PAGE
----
When Barcelona beat Juventus 3-1 in Berlin on 6 June, the Catalan club capped off a season that will go down in footballing history as completely unique. Not only had they won the treble for the second time in seven seasons, but they did so having supposedly been in crisis as little as five months previously, with manager Luis Enrique reportedly on the verge of being sacked.
Enrique has not received the same credit that Pep Guardiola, Barcelona's only previous treble-winning manager, was afforded six years ago - possibly because some fans feel that the former has built on a team that had already been made great by the current Bayern Munich boss.
However, work on the two-time treble-winning squad actually started years before both Enrique and Guardiola were drawn into management. Barcelona is a club that is structurally almost perfect and leaves its managers free to receive all the plaudits for a system that stretches far beyond their contribution.
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Started from the bottom
The key to Barcelona's success lies in their youth development achievements. Five of the starting players in their Berlin triumph were graduates of the club's famous La Masia academy. When they beat Manchester United 2-0 in Rome to claim the 2009 Champions League, they began the match with seven.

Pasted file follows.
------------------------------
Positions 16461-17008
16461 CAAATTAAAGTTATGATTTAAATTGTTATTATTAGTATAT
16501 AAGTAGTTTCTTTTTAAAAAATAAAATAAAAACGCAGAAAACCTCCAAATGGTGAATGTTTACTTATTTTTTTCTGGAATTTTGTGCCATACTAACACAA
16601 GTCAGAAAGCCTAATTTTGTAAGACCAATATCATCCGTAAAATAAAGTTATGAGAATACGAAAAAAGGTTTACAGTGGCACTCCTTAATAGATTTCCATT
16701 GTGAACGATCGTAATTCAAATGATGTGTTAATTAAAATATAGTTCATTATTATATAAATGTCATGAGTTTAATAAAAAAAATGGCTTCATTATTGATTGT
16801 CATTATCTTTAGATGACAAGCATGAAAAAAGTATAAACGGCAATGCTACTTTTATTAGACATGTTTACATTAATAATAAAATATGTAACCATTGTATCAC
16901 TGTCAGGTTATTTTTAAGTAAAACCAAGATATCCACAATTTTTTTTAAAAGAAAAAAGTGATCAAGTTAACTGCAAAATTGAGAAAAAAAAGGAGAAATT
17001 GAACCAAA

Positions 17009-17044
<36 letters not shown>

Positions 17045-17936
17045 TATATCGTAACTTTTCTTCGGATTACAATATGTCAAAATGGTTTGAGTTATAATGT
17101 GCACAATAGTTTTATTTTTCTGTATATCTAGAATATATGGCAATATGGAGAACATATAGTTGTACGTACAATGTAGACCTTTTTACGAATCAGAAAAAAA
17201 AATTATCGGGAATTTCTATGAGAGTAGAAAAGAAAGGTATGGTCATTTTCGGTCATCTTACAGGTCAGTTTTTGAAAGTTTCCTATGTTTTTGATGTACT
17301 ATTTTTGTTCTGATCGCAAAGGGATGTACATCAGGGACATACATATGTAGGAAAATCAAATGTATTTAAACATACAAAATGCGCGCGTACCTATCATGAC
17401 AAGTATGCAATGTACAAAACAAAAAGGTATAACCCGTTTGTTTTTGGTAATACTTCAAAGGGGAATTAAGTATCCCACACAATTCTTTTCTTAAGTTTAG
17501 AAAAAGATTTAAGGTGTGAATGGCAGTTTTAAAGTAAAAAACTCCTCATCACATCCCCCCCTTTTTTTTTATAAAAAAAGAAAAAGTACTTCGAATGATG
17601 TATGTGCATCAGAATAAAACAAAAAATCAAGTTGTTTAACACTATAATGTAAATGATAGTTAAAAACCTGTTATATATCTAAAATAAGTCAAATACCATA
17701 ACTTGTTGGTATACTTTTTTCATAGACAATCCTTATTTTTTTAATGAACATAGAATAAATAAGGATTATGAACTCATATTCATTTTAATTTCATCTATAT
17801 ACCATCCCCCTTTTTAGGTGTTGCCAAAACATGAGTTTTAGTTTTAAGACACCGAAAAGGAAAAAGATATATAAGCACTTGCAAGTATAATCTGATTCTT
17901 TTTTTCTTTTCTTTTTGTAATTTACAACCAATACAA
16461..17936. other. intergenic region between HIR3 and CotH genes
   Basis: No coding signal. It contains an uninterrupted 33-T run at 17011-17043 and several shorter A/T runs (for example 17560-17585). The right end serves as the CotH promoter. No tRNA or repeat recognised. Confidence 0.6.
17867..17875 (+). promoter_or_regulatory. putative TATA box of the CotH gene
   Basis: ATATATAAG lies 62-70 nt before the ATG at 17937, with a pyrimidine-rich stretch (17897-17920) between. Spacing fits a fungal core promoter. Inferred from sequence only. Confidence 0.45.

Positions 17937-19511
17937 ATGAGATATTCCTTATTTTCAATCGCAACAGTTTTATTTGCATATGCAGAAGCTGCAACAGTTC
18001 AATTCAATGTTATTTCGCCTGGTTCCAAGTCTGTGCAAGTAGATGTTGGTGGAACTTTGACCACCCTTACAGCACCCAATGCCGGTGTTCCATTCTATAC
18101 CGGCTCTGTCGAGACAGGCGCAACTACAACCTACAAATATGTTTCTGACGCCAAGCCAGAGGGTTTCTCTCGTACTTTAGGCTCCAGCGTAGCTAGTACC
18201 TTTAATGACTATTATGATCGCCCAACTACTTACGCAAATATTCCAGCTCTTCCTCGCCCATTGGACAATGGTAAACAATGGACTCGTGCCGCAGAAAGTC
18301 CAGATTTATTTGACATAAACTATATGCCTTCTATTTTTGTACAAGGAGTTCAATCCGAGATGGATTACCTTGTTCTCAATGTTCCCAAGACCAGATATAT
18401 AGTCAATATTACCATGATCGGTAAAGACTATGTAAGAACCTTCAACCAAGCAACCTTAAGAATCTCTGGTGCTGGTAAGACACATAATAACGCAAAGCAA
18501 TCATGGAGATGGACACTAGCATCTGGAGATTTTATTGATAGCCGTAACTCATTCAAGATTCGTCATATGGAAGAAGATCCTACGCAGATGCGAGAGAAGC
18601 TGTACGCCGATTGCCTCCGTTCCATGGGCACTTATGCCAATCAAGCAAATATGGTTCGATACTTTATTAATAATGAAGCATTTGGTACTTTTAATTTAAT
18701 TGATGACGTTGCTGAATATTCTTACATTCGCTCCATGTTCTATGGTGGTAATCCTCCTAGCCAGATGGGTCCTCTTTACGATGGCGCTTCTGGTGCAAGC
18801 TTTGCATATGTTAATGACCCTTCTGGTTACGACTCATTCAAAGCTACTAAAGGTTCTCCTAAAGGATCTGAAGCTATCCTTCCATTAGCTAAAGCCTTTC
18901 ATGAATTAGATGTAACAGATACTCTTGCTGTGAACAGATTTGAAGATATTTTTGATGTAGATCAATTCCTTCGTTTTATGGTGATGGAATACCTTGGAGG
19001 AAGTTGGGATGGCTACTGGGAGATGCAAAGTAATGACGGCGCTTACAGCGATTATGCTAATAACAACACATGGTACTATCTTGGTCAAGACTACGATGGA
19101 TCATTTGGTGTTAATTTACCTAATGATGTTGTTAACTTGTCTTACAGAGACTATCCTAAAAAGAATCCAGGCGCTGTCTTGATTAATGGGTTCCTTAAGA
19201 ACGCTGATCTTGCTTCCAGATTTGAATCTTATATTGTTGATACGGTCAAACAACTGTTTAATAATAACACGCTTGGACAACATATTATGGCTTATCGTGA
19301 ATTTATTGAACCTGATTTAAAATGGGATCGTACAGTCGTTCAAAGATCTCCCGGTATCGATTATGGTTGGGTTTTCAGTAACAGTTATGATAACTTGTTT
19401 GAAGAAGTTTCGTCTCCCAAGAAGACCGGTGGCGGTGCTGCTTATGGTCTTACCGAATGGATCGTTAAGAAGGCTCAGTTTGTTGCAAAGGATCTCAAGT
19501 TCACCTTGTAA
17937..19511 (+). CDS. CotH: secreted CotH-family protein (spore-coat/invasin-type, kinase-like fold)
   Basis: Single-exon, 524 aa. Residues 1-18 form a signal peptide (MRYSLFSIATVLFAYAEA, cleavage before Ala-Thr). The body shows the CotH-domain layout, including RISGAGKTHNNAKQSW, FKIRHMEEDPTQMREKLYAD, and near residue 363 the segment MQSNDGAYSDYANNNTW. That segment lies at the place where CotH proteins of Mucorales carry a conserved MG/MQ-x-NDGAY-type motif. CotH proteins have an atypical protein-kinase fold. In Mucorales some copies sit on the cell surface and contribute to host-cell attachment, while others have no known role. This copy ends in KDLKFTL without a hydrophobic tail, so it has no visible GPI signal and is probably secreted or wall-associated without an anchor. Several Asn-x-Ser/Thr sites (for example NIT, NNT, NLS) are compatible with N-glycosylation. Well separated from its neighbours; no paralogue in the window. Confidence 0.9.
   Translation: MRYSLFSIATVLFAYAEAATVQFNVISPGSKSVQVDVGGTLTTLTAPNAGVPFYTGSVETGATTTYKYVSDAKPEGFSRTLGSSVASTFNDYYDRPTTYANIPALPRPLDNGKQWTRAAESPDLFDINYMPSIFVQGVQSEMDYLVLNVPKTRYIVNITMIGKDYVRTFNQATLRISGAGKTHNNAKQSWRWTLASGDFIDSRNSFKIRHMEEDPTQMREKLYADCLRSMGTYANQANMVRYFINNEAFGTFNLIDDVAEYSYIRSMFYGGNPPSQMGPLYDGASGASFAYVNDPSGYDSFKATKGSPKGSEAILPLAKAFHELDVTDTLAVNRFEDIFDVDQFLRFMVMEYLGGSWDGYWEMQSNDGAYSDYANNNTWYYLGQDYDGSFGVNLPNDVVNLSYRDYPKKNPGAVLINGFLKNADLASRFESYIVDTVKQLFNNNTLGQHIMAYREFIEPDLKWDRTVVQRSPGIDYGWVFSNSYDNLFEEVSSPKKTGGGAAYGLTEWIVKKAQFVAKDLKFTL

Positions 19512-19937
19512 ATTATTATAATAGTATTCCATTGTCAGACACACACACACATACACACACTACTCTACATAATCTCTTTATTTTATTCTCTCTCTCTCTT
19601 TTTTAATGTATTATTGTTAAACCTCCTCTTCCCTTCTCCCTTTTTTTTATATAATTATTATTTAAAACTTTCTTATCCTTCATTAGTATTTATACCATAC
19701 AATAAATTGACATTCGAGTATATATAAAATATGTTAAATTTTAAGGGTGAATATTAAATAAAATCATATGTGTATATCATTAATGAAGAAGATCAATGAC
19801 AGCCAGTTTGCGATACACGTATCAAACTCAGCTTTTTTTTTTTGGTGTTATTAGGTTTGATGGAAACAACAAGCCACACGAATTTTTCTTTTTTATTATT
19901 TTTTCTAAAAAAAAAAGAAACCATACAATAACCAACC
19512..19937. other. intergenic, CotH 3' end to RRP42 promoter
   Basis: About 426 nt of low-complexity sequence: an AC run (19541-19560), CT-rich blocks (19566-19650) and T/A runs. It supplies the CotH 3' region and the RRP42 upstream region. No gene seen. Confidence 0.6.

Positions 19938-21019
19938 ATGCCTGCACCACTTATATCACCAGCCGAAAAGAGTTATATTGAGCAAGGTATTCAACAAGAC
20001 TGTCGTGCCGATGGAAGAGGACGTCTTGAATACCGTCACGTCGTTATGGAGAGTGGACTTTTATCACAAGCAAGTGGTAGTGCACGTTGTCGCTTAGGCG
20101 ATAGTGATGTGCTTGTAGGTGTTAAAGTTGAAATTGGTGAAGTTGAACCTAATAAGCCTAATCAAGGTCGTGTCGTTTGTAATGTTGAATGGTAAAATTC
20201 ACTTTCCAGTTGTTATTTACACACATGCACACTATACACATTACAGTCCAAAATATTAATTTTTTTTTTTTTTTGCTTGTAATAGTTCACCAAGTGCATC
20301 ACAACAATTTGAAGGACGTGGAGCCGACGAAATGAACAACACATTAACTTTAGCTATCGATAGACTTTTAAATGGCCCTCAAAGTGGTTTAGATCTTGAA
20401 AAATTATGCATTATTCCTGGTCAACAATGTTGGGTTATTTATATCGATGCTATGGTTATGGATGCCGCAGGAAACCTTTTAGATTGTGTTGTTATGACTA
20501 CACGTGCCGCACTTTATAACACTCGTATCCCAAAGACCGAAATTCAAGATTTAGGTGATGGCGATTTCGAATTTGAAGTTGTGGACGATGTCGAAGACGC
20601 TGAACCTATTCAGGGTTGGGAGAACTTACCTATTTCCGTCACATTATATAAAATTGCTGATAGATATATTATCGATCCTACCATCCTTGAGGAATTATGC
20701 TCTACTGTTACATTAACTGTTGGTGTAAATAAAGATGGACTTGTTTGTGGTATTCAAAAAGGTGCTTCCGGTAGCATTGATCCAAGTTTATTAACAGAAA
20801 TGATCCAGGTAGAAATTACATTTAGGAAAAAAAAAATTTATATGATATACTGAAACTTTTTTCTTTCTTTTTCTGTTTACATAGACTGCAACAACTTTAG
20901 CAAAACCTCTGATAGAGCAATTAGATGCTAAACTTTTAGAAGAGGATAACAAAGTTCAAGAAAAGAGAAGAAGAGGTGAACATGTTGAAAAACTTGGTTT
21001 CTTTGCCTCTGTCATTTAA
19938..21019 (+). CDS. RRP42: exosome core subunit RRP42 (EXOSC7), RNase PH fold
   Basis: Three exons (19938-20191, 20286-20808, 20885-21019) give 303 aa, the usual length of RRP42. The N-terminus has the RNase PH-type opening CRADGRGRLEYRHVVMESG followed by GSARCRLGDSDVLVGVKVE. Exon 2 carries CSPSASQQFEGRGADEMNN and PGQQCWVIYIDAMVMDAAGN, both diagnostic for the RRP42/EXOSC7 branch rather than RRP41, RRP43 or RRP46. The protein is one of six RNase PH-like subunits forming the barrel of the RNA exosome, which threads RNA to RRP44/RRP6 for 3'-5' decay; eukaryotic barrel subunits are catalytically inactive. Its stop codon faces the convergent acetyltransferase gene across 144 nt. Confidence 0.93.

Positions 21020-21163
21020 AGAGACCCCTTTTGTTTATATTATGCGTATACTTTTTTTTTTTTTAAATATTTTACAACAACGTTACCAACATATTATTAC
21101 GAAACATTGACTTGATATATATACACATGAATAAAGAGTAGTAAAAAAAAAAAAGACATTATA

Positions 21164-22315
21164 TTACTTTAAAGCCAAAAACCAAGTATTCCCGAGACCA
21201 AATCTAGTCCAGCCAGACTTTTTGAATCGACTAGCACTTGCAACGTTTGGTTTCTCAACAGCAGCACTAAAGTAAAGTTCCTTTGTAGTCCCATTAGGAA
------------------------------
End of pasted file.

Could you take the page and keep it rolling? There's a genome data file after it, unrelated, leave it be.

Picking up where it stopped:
Renowned for their intricate passing and emphasis on possession, this generation of Barcelona players appear to share a sense of telepathy that cannot be found at any other top club. Although Bayern Munich thumped them in 2013 and Chelsea have proved a persistent thorn in their side, nobody has truly been able to stop Barcelona from playing - and winning - football matches their way.
Takes one to know one
This is a style that Enrique, like Guardiola and the late 2013 league-winning Barcelona manager Tito Vilanova, knew all too well when he took charge of the club. The trio had all worked at Barca before doing so - Enrique and Guardiola as players and B team coaches and Vilanova as the latter's assistant first team coach.
Despite their relative managerial inexperience, Enrique, Guardiola and Vilanova's success has dwarfed the achievements of the two most successful club managers in the game, José Mourinho and Carlo Ancelotti, at fierce rivals Real Madrid.
The latter was recently replaced by Rafael Benitez, who will be hoping to use his knowledge of his own club gained from playing for and coaching their reserves to counteract that of Enrique at Barcelona.
However, when a club pulls in the right direction from youth level up, as Barca have done for decades, any manager who has a degree of familiarity with them is destined to start every campaign with an immeasurable advantage.